Death of the Internet, Film at 11
josh at kyneticwifi.com
Sat Oct 22 22:22:49 UTC 2016
And then what? The labor to clean up this mess is not free. Who's
responsibility is it? The grandma who got a webcam for Christmas to watch
the squirrels? The ISP?... No... The vendor? What if the vendor had
released a patch to fix the issue months back, and grandma hadn't installed
Making grandma and auntie Em responsible for the IT things in their house
is likely not going to go well.
Making the vendor responsible might work for the reputable ones to a point,
but won't work for the fly by night shops that will sell the same products
under different company names and model names until they get sued or "one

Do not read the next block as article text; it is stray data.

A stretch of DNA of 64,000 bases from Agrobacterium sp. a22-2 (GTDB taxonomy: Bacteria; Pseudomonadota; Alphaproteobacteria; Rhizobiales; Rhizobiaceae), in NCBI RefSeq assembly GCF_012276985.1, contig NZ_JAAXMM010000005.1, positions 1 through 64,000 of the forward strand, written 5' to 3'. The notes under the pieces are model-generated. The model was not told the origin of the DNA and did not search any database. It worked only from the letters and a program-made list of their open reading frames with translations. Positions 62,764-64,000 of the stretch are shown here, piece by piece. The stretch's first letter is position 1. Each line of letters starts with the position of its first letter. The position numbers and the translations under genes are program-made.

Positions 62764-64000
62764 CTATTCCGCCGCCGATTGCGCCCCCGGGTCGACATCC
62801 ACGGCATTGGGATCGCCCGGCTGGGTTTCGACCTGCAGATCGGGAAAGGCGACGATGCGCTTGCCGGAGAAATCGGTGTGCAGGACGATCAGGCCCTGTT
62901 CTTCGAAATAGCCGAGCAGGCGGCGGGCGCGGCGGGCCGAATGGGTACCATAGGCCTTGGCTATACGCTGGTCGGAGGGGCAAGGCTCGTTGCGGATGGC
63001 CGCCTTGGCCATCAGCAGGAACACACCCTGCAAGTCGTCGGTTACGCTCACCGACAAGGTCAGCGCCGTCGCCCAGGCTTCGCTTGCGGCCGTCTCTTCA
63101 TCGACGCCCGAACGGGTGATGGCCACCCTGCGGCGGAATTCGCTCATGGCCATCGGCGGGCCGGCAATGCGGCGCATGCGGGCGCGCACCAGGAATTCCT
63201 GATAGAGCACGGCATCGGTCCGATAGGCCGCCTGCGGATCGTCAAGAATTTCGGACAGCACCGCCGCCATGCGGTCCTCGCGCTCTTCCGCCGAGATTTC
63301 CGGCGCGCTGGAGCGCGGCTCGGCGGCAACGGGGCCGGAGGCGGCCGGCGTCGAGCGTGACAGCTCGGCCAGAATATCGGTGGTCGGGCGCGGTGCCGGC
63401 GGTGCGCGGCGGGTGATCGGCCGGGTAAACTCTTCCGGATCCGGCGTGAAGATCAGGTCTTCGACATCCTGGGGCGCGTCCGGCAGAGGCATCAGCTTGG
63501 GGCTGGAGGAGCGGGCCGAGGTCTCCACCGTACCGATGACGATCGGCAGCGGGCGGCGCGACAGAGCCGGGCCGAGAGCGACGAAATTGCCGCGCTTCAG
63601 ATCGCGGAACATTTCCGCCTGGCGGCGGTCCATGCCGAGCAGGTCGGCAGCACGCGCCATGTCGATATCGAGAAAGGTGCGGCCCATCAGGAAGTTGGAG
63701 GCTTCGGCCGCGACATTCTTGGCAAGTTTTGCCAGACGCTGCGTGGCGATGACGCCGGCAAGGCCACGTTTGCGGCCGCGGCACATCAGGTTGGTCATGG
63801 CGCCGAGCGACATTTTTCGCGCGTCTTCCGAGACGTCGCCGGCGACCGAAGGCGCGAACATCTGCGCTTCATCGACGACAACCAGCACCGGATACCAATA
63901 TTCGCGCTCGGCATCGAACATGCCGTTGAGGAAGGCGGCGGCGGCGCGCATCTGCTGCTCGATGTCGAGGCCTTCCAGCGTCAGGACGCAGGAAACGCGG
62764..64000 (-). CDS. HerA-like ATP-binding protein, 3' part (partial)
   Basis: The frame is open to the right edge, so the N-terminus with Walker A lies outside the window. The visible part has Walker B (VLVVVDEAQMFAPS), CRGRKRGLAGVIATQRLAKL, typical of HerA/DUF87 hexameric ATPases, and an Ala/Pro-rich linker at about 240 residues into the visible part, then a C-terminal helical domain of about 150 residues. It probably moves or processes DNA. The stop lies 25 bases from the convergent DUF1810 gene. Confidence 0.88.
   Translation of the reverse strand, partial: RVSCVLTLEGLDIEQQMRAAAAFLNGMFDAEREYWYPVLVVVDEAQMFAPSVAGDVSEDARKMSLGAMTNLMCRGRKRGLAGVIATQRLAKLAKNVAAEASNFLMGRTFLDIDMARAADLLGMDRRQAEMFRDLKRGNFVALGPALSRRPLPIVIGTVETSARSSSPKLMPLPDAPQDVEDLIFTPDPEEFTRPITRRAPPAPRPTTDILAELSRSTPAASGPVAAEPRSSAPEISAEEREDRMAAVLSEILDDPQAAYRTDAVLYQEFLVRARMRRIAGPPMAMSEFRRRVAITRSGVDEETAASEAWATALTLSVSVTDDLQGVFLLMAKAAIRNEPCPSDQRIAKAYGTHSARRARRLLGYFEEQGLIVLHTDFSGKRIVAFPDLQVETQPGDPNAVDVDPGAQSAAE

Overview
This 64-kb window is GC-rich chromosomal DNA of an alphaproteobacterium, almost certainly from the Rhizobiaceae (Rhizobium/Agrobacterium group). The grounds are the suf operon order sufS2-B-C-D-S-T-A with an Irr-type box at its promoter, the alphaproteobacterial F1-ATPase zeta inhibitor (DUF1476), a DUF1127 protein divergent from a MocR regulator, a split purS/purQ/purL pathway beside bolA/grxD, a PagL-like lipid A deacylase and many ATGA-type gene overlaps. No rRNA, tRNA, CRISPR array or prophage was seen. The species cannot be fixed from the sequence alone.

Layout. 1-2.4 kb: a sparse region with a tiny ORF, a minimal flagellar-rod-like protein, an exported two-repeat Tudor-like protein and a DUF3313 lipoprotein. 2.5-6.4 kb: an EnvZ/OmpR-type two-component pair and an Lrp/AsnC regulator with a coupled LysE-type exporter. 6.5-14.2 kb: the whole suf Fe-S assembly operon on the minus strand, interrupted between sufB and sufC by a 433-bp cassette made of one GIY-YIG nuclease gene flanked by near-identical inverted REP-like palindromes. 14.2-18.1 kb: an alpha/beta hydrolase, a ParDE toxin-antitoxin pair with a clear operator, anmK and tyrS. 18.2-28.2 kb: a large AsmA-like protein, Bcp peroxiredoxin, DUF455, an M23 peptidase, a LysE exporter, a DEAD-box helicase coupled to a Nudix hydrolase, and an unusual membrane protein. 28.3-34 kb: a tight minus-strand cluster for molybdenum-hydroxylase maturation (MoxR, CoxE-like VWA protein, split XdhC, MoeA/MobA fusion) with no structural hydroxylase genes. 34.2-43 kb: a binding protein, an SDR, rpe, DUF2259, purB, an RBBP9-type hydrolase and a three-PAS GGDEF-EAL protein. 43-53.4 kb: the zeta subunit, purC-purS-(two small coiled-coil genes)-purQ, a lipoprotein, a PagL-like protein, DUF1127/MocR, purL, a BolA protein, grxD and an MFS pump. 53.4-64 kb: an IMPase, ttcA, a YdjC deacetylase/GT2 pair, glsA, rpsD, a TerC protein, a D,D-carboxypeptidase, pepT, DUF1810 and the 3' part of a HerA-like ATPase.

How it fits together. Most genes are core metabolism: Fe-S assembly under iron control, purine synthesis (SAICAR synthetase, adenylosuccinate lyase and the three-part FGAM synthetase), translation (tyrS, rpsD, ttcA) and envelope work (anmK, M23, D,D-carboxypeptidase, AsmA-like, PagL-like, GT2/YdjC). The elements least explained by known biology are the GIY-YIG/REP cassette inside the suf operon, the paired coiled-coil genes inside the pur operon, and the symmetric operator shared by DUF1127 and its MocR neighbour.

starred" into oblivion. Then they just change names and start all over.
The ISPs won't do it because of the cost to fix... The labor and potential
loss of customers.
So once identified, how do you suggest this gets fixed?
On Oct 22, 2016 5:11 PM, "Mark Andrews" <marka at isc.org> wrote:
One way to deal with this would be for ISP's to purchase DoS attacks
against their own servers (not necessarially hosted on your own
network) then look at which connections from their network attacking
these machines then quarantine these connections after a delay
period so that attacks can't be corollated with quarantine actions
This doesn't require a ISP to attempt to break into a customers
machine to identify them. It may take several runs to identify
most of the connections associated with a DoS provider.
Mark Andrews, ISC
1 Seymour St., Dundas Valley, NSW 2117, Australia
PHONE: +61 2 9871 4742 INTERNET: marka at isc.org
More information about the NANOG